Wednesday, July 29, 2015

Columbia River Gorge Heat Advisory


Its hot, so hot that we have a heat advisory from Battlefield, WA to Eugene, OR and everywhere in between. High temperatures are expected to hit between 95F to 100F throughout the Willamette Valley as well as the Western and Central Columbia River Gorge area. Learn how long this heat is expected to last by reading the Heat Advisory below.
... HEAT ADVISORY REMAINS IN EFFECT FROM 11 AM WEDNESDAY TO 9 PM PDT FRIDAY FOR THE WILLAMETTE VALLEY AND WESTERN AND CENTRAL COLUMBIA RIVER GORGE...
A HEAT ADVISORY REMAINS IN EFFECT FROM 11 AM WEDNESDAY TO 9 PM PDT FRIDAY.
* TIMING: WEDNESDAY THROUGH AT LEAST FRIDAY.
* UNCERTAINTY: 90F TEMPERATURES MAY PERSIST INTO THE WEEKEND... WITH THE HOTTEST TEMPERATURES LIKELY IN THE CENTRAL COLUMBIA RIVER GORGE AND SOUTHERN WILLAMETTE VALLEY.
* HIGH TEMPERATURES: 95F TO 100F.
* LOW TEMPERATURES: 55F TO 65F.
* LOCATIONS INCLUDE: EUGENE... SPRINGFIELD... CORVALLIS... ALBANY... SALEM... MCMINNVILLE... HILLSBORO... PORTLAND... OREGON CITY... GRESHAM... VANCOUVER... BATTLE GROUND... WASHOUGAL... ODELL
* IMPACTS: DO NOT LEAVE CHILDREN AND PETS UNATTENDED IN AUTOMOBILES.
SRC: Learn ways to take extra precautions during this Heat Advisory at: www.cgsentinel.com/v2_news_articles.php?heading=0&story_id=7358&page=72

Looking for lodging near the Columbia River Gorge? Check out Lodging Here

Tuesday, July 28, 2015

Western Pond Turtles let loose in the Columbia River Gorge


The population of Western Pond Turtles has grown in the Columbia River Gorge, thanks to the Western Pond Turtle Recovery Project. The program started in the early 1990's when there were less than 100 Western Pond Turtles in Washington, according to the Oregon Zoo. According to a district wildlife biologist at the Washington Department of Fish and Wildlife, there are now as may as 800 turtles in four different populations in the Columbia River Gorge. Learn why the Western Pond Turtle Recovery Project in the Columbia River Gorge has not declared victory yet by reading more about the turtle's hurtles below.
Almost 25 years in, the Western Pond Turtle Recovery Project has been a success by most accounts. But is there an end point? Can the effort ever declare victory?
"With any species recovery program, the goal is a self-sustaining animal population without human intervention," Cutting said.
Western pond turtles in the Gorge aren't there yet, Anderson said. One target is having four separate populations of at least 200 animals, he said. The four current populations — three in Skamania County, one in Klickitat County — haven't reached that level yet. And there are other considerations than just numbers, Anderson said.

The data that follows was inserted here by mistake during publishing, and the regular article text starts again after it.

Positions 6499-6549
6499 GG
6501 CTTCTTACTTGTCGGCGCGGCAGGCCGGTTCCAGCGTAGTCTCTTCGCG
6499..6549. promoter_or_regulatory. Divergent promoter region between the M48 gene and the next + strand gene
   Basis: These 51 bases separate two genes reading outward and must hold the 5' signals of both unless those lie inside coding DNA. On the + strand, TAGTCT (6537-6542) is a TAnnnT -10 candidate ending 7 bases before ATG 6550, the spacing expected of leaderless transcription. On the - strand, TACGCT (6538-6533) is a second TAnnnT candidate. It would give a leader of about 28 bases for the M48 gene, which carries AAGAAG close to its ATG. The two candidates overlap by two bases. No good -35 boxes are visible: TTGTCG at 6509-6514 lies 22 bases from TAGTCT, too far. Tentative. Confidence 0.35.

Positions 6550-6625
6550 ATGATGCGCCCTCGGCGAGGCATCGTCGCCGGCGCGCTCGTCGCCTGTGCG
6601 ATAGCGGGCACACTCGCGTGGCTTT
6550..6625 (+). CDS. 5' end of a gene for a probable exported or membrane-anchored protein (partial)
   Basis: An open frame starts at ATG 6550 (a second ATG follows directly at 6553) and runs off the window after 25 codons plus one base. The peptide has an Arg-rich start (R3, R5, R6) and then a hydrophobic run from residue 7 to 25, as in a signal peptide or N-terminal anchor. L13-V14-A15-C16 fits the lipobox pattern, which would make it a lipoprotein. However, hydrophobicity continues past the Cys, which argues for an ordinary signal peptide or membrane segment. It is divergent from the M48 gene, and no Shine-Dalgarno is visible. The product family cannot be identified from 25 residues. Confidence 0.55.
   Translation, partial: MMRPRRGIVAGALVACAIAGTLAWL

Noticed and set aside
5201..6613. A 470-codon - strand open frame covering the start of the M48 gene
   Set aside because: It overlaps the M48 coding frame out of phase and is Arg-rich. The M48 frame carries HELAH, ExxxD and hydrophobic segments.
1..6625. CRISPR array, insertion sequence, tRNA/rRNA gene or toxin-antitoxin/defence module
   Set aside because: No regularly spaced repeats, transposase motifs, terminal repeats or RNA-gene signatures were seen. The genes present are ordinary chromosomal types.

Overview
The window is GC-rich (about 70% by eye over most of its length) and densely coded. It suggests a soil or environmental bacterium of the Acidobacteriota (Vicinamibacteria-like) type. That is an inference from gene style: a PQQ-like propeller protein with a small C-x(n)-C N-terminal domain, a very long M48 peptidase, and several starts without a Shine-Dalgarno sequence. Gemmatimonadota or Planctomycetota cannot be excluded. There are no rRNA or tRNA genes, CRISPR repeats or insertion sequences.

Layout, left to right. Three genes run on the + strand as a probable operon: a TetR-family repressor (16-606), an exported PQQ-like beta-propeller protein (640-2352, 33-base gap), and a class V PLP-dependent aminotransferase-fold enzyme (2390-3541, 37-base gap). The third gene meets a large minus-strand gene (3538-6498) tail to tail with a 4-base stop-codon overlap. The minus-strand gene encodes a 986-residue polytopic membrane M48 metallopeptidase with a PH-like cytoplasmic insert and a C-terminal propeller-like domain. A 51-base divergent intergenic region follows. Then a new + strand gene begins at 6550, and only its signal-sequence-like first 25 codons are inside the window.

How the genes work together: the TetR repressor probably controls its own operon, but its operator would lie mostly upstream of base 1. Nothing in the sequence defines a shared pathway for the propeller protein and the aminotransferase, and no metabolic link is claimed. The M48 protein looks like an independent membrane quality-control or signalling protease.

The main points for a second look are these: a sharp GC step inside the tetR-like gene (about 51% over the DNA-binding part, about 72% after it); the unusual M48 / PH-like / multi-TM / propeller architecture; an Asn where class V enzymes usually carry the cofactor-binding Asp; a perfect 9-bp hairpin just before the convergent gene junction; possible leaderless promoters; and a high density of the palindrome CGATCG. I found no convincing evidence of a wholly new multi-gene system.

"We want to have an evenly distributed number of younger and older turtles in the population," Anderson said.
The program has helped the species rebound in the region by plucking hatchling turtles from the wild, then raising them for 11 months in the safe confines of captivity. With controlled summer-like conditions year-round, the animals feed and grow faster than they normally would. When the juvenile turtles are large enough to fend for themselves, they're released back into the wild.
The Oregon Zoo and Woodland Park Zoo take the role of raising the animals while they're in captivity. The task of monitoring and tracking the turtles falls to WDFW, Anderson said.
The turtles' survival rates have been very high after release, according to the Oregon Zoo. But some mortality is inevitable. Among the biggest threats to the turtles are predators like bullfrogs and loss of habitat — likely the main reasons their numbers declined in the first place, U.S. Forest Service spokesman Leanne Veldhuis said in an email.
The turtles have also had to cope with disease, Anderson said. WDFW officials earlier this month trapped and evaluated some turtles affected by a disease that creates small lesions on the shell, he said.
WDFW also conducts periodic population estimates as part of its monitoring efforts, Anderson said. Turtles are often marked so they can be identified and observed at later visits.
If the population were declared healthy, officials would go through a de-listing process to remove the western pond turtle as a threatened species.
SRC: Read the entire article about Western Pond Turtles let loose in the Columbia River Gorge at: www.columbian.com/news/2015/jul/26/turtle-program-slow-steady-columbia-river-gorge/

Looking for lodging near the Columbia River Gorge? Check out Lodging Here

Thursday, July 23, 2015

Rock of Ages Loop Hike


When you need an intense hike with some major elevation gain in the Columbia River Gorge, head over to the Rock of Ages Loop Hike. This hike begins at the Horsetail Falls Trailhead which is not far from Multnomah Falls. After a sharp bend in the trail and before hitting Ponytail Falls there'll be a non-maintained entry trail for the Rock of Ages Loop Hike. This hike is not for beginners and should be hiked with caution. The breath taking views of the Columbia River Gorge will be well worth your efforts. Learn details about this trail below.
Rock of Ages and Saint Peter's Dome are two large rock formations standing like Roman soldiers guarding Yeon Mountain in the Columbia River Gorge. While there is no well-worn trail down to either of the formations themselves, the Rock of Ages hike offers some unique perspectives these basaltic domes, while taking you to three lesser-known but worthwhile viewpoints in the Gorge.
This is a primitive, but well-worn trail along a steep, non-maintained path. Parts of the hike are scrambles with some exposure and hikers should be cautioned in less than optimum weather conditions. At about a 1000ft/mile the first stretch of this hike rivals any in the Gorge in terms of difficulty. 
SRC: Find detailed directions for the Rock of Ages Loop Hike at: www.oregonhikers.org/field_guide/Rock_of_Ages_Loop_Hike

Looking for lodging near the Columbia River Gorge? Check out Lodging Here